Ditch Santorini’s beaches and Mykonos’s party life, Athens is the place to be
When you hear that someone in their mid-20s has travelled to Greece, one immediately imagines them lying on a sandy beach surrounded by the pristine waters of Santorini or thinks of them dancing to their heart’s content to the tunes of the world’s best DJs on the party island of Mykonos.
But those are not the destinations my friends and I chose for our four-day get-away to Greece. Our city of choice was Athens, the birthplace of democracy. Named after the Greek God Athena, and one of the oldest cities of the world, Athens was not just a treat historically and culturally, but it turned out to be a great get away from the drudgery of our monotonous work life.
The first site we explored was the most obvious one, the Parthenon at the Acropolis. The term ‘Acropolis’ actually refers to the fortified part of a city built on a hill and the Parthenon is the temple built by the Greeks in ancient times in honour of the Goddess Athena. Since the city gets quite hot during the day in September, sunset is the best time to visit the temple.
The temple was a ‘short 20-minute walk’ according to the hotel concierge but taking into account the incline and the small, tempting local stores selling Greek souvenirs, it turned out to be a 40-minute walk. However, the view from the top made the journey worth it. The entire city was sprawled below us while the sun set on the Aegean Sea in the distance and we witnessed the dry city come to life within minutes. Lights flickered on throughout the city, signalling to the tourists that the city had woken up from its afternoon siesta. Yes, the Greeks are big on their naps.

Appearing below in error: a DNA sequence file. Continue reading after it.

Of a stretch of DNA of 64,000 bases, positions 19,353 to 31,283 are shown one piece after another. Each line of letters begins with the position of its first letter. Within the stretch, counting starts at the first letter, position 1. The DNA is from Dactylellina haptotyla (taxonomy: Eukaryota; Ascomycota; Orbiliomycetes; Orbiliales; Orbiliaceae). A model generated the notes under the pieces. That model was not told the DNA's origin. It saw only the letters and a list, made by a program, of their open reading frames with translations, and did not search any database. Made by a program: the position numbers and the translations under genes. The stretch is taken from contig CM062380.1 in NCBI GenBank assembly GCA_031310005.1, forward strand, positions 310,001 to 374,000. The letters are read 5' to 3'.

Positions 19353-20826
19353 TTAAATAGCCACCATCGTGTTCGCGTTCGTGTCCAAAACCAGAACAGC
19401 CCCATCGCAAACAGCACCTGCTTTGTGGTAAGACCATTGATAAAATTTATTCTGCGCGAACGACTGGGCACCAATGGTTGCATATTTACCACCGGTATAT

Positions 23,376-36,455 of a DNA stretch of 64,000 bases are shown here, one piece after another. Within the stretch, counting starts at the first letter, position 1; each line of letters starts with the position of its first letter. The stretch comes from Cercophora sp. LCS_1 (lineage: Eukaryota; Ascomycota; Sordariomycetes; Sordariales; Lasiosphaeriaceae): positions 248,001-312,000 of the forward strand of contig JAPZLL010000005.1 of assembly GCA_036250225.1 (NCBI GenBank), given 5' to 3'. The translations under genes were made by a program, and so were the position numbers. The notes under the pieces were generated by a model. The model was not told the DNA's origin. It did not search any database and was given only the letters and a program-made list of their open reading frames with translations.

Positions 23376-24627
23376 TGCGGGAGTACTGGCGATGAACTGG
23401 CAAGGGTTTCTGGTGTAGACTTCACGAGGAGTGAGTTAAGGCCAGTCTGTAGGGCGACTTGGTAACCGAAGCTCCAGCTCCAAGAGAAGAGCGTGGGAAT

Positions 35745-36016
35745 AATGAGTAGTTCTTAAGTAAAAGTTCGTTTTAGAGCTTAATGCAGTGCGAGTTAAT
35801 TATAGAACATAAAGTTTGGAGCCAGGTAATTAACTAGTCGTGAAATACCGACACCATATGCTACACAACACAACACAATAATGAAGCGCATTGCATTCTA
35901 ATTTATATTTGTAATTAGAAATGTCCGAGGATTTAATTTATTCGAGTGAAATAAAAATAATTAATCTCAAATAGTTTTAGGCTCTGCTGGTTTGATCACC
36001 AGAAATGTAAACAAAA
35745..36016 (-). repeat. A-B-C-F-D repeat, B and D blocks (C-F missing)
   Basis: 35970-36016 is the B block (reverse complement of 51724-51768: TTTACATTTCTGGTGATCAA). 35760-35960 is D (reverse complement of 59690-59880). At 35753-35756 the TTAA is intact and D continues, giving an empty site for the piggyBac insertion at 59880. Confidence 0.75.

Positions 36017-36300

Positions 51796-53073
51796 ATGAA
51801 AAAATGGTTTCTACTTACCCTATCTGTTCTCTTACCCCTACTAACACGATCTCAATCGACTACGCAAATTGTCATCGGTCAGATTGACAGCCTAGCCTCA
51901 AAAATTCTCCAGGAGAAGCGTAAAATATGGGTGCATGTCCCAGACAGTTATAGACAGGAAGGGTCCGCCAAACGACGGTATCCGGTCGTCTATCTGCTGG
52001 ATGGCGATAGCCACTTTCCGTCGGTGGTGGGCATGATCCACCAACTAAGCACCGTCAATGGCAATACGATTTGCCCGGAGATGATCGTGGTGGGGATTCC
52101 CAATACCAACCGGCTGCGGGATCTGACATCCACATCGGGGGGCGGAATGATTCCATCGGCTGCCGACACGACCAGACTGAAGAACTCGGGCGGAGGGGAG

Whoever said that the Greek are an unfriendly lot got it all wrong. From our overfriendly hotel concierge who made an extra effort to crack jokes, to the shopkeepers who wrote down names of local restaurants serving authentic Greek food for us, everyone we encountered was friendly and helpful.
A tip for tourists: Do not hesitate in bargaining at souvenir shops or moving on to the next store to get a quote because the city is full of these stores.
In my haste and enthusiasm to get a hat for our cruise the next day, I ended up buying it from the first store and overpaying by around five euros. For those who are not aware, Greece is still on the euro and the food there is quite cheap along with shopping being less expensive, as compared to most European countries. You can even order tap water instead of bottled water in order to save money at restaurants or if you insist on drinking bottled water, you’re better off buying it from a supermarket.
The next day we had a one-day cruise on the agenda for which we had our hotel pickup at 7am, which meant hogging on hotel breakfast 10 minutes before it officially opened. The cruise offered a visit to the three Greek islands of Hydra (pronounced as ‘eedra’ and referred to it as a rich man’s island), Poros, and Aegina (the cultural island). Although the price for the cruise was a bit steep, at 99 euros, but for those visiting Athens and looking to visit a Santorini-like island (Hydra), this cruise is a good option.